Inspiring Real-Life Examples: The Positive Effects Real-Life Heroes Have on Us
By Dr. Diane Howard, Contributing Writer
Recent top movies in theaters have featured real-life heroes. Movies like Movieguide® Award Winner THE 33, and most recently, THE FINEST HOURS, SULLY and now DEEPWATER HORIZON.
Why do audiences find these movies not only gripping, but compelling and even life-changing? What is the effect of seeing concrete examples of everyman and everywoman heroes and heroines in movies?
These movies not only depict external obstacles that the everyman, everywoman heroes and heroines overcome, but also the internal struggles, development and growth of their character. The movies present such heroic individuals as role models in their struggles to answer questions about themselves or others, make significant decisions, overcome personal or cultural barriers, contribute to society, and much, much more.
Research evidence supports the idea that such stories provide a role modeling effect, which may influence positive motivation in audiences, especially as it relates to their locus of control. There is evidence that the variable of locus of control, which is considered a reliable and valid construct and predictor of positive motivation, can be affected and changed by identification with role models.
Locus of control identifies the extent to which people perceive that events in their lives are contingent on their own behavior or own characteristics. Persons with internal locus of control believe they have control over events in their lives. Individuals with internal locus of control see their actions as meaningful. They take responsibility for their thoughts, behaviors and actions, believing and seeing themselves as effective in determining outcomes.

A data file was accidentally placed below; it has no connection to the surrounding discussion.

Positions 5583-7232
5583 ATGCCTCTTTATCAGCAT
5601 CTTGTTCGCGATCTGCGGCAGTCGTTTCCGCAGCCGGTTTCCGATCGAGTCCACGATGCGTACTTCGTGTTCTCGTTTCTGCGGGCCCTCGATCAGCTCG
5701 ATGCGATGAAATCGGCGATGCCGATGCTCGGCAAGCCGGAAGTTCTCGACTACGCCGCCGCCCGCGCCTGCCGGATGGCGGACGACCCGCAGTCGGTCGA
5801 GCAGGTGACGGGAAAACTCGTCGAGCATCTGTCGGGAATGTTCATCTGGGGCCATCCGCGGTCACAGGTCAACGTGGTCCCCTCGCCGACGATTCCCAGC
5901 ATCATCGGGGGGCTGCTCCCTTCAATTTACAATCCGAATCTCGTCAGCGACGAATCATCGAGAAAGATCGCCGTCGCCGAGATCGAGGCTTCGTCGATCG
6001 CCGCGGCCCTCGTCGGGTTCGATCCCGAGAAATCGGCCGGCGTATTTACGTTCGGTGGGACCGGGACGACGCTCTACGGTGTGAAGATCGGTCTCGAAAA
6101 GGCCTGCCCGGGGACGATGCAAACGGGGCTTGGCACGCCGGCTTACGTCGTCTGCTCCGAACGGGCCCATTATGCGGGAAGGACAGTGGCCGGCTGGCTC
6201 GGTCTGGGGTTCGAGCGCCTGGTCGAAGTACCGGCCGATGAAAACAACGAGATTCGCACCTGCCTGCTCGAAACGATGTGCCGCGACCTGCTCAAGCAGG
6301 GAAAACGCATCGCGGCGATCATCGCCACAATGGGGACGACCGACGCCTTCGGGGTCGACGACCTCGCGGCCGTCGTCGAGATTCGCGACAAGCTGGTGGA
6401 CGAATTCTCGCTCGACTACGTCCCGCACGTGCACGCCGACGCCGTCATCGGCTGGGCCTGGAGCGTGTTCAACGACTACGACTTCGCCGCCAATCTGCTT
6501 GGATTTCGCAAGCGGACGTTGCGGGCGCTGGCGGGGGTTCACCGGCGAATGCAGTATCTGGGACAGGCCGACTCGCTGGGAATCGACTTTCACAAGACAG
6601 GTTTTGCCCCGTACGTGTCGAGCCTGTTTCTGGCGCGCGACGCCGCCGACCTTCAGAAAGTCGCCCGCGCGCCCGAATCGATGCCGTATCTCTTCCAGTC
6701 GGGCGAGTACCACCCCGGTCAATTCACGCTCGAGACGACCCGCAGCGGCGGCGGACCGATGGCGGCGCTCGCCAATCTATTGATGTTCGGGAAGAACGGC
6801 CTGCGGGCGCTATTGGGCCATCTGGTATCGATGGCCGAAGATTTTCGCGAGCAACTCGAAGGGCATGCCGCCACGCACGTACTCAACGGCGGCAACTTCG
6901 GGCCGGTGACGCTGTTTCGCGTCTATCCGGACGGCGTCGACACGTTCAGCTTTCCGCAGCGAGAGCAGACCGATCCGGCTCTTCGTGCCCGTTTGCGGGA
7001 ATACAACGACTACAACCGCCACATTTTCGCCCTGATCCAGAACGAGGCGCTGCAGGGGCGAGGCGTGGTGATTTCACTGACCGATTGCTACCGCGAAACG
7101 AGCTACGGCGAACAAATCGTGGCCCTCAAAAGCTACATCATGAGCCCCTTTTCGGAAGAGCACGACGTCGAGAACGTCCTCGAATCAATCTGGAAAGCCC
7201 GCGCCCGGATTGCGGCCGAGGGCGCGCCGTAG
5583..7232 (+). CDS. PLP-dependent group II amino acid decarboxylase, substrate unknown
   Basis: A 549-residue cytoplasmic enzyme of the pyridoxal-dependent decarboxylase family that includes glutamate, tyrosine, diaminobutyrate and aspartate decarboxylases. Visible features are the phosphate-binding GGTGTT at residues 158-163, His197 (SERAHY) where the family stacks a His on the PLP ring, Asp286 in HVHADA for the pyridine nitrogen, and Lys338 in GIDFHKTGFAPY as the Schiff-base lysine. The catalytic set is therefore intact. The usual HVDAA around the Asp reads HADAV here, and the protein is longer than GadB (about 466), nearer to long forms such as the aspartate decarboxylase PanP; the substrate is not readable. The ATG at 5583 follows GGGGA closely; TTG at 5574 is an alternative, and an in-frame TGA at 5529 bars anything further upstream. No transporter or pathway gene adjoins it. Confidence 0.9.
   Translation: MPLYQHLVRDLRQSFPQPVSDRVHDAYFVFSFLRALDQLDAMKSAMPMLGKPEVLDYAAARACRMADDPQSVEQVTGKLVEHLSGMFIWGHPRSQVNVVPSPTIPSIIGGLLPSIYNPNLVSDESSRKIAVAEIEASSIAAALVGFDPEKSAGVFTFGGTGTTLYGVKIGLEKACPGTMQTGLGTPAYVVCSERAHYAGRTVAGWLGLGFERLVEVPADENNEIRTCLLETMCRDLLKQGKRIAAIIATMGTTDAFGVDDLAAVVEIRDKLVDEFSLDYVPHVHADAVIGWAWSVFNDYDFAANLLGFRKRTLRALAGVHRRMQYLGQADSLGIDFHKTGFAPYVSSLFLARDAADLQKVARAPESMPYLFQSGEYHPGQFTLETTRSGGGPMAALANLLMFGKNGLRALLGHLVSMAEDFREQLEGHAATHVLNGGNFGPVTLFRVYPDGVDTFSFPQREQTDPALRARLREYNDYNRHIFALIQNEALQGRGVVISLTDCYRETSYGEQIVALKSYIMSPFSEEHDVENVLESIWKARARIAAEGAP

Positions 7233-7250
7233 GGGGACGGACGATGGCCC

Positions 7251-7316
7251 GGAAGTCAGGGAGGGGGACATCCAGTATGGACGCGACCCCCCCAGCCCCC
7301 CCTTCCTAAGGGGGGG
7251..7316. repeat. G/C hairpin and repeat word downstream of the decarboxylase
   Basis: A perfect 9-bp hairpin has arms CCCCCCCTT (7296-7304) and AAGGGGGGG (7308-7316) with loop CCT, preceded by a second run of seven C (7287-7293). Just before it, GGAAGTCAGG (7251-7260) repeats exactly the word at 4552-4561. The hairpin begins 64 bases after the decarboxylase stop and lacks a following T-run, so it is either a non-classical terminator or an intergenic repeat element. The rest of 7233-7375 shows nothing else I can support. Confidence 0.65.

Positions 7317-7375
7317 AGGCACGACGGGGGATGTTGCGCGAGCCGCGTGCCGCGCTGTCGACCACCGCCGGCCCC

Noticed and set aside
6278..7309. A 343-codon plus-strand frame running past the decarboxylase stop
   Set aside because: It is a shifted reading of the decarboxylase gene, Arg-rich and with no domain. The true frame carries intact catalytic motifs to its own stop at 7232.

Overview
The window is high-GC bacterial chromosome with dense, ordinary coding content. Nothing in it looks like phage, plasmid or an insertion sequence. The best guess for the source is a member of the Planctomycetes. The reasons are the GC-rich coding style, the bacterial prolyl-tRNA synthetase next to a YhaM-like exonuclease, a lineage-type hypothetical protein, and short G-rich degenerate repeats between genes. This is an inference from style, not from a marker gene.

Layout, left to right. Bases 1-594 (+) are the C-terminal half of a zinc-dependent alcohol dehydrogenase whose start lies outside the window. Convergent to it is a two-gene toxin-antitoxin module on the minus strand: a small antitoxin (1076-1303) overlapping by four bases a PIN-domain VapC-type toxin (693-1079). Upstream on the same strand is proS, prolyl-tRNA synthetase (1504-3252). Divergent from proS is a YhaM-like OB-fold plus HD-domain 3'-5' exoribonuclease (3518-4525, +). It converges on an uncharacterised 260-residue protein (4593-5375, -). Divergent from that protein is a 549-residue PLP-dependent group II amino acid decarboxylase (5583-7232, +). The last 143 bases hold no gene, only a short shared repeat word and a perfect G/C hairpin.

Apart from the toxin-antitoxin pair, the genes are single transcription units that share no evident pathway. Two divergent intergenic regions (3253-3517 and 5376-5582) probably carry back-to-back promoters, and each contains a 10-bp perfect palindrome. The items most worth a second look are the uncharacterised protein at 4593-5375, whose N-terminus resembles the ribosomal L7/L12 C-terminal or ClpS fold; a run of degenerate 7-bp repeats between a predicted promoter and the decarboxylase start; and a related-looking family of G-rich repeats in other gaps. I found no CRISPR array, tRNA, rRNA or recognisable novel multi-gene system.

People with external locus of control are more fatalistic and attribute change to external sources. They believe, report or act as though forces beyond their control (such as fate, chance, powerful others, social constraints, or instructions) are important factors in determining outcomes. They believe luck, chance, fate, or the control of powerful others and complexity of forces determine outcomes.
Research evidence verifies that audiences who identify with characters in stories who demonstrate internal locus of control can begin to exhibit similar attitudes and behaviors. Viewers who identify with heroes and heroines who exhibit responsibility, courage, faith, and other positive characteristics can experience inspiration and be motivated to demonstrate the same.
In a good movie about a real hero or heroine, viewers will identify with the hero, share in their dark struggles, and find inspiration and motivation to overcome, just as the real hero has done.
Editor’s Note: Dr. Diane Howard has been involved in decades of qualitative and quantitative research on the verifiable power of role models. Diane has a Ph.D. in Performance Studies and can be reached at dianehoward.com.
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